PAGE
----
Tuesday, December 29, 2015

"Winter" Camping at Governor Dodge State Park, Dodgeville, WI, December 19-20, 2015

Staying warm
 Regrettably, despite the unseasonably warm November, we didn't make it out camping once because of family obligations, football season and general laziness. As the warm weather continued into December, I began to become more antsy to get out again. Although the temperature would not get above freezing on Saturday, Sunday was forecast to reach the low to mid 40s (F), so I figured this would be our last chance to get out and to test the limits of our current gear.

Stephen's Falls
We arrived at Governor Dodge State Park early Saturday afternoon and picked a walk-site that would offer some privacy but be close enough to the car that we could bring whatever extra gear and clothing we wanted. It also made the chore of fire making easy as we simply carried in bundles of wood we purchased from the park office. We knew we would have plenty of time sitting around since it gets dark around 4:30 this time of year, so we brought a lot of extra layers and some old sleeping bags to use as blankets if necessary. Amber didn't really want to help with chores, so she ended up getting cold quickly. We bundled her up in layers and a sleeping bag, and she managed to stay warm until after dark when her feet got a chill, which was remedied with hot water bottle.After a quick hot dog supper, the ladies couldn't stand the cold much longer and headed to bed with the temperature in the low 20s. I stayed up for a few more hours and enjoyed the peace and quiet by the fire. It was cold but not unbearable.

A large part of my desire for this trip was to test my clothing and sleep systems for cold weather camping. I wanted to wear as few layers as possible to see how warm I would be. Sitting around for hours in the mid 20s wasn't too bad for me with just a couple extra layers. On top, I wore a polyester base layer, a fleece mid layer and fleece jacket. I wore two layers of gloves, which included a lightweight "driving" glove and a leather work-type glove. On my head, I found a Polartec balaclava to be plenty. For bottoms, I wore nylon boxer briefs, lightweight merino wool long underwear and fairly heavy nylon hiking pants. I probably could have used an extra or warmer bottom layer, but I wasn't extremely cold. I wore two pair of medium weight wool blend socks and my feet were a bit chilly. I think my feet are the layer I need to put the most thought into for extending the temperature range of my wardrobe. I never put on my down puffy or second hat. I think with a warmer bottom layer and a down puffy, I can extend my tolerance down to single digit temperatures.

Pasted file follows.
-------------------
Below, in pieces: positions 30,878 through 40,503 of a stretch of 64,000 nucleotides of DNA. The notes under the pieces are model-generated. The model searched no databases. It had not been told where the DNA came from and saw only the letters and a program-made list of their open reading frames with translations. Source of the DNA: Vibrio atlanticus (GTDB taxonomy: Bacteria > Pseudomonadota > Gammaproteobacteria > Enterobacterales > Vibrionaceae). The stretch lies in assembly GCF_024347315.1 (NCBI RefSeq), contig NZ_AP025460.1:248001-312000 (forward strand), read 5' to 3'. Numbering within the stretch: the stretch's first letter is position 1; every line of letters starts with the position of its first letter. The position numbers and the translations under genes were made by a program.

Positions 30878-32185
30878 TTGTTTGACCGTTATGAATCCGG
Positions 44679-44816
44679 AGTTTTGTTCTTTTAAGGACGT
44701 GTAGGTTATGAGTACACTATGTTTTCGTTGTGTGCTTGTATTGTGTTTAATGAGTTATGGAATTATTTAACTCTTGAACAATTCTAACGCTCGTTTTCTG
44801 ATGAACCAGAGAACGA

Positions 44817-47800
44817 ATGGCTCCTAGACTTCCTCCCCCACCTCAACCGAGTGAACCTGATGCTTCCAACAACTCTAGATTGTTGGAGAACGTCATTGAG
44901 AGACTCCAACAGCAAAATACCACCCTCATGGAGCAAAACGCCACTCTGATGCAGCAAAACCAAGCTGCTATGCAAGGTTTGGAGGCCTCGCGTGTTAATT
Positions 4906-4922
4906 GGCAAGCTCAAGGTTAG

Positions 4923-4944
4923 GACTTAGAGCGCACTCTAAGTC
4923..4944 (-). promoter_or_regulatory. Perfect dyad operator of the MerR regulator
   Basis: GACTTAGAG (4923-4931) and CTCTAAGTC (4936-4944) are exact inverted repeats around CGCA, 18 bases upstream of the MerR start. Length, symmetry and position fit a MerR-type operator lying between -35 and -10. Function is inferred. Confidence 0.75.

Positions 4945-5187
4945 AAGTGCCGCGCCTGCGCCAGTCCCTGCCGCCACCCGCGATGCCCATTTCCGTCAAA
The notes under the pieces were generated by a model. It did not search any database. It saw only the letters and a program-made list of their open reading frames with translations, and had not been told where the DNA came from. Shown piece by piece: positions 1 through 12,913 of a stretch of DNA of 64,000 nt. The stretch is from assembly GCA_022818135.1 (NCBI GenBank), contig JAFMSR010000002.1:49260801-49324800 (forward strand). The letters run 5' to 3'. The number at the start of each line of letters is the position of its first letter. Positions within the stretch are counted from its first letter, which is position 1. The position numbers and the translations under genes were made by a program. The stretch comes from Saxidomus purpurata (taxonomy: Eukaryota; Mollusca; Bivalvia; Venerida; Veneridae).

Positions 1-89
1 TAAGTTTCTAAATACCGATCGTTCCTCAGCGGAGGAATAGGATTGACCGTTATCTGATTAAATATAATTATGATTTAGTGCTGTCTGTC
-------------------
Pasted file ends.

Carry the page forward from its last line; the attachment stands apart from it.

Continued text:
By the time I was ready to crawl in my sleeping bag, the bag and pad were frigid. As soon as I got down to my base layers and slid into the bag, I knew it would take awhile to warm up. After about an hour, I was no longer cold except for my feet. I managed to sleep fine and wasn't cold, but I was not toasty either. According to accuweather.com, the low was about 22 degrees F, so I put the limit of my 10 degree Zpacks sleeping bag at 20 degrees for me with a single base layer. I didn't go to bed warm or do any of the extras, such as a hot water bottle or eating right before bed, that are advised to help keep you warm during cold weather camping.

Lost Canyon trail
On Sunday, we got up to slightly warmer conditions, but it was still near freezing. I asked Lorraine for bacon, eggs and toast for breakfast, but in hindsight, I don't think that's the best cold weather camping breakfast as it's hard to keep everything warm. Next time, I think we should try something that's easy to dehydrate, like a nice stew or something. However, based on my family's reaction, there probably aren't too many more cold weather family camping trips in our future.

After breakfast and packing up, we hiked the Lost Canyon trail, which is a pretty nice and fairly easy trail. It's only about three miles or so and passes by Stephens' Falls and the old Stephens' farmstead.Amber even stopped complaining long enough to call some ice formations pretty and to sit and stare into the canyon for several minutes. 

This definitely wasn't our most fun camping trip, but I learned some things to help me prepare for cold weather camping and hope to begin stretching my overnight outdoor outings to all four seasons.

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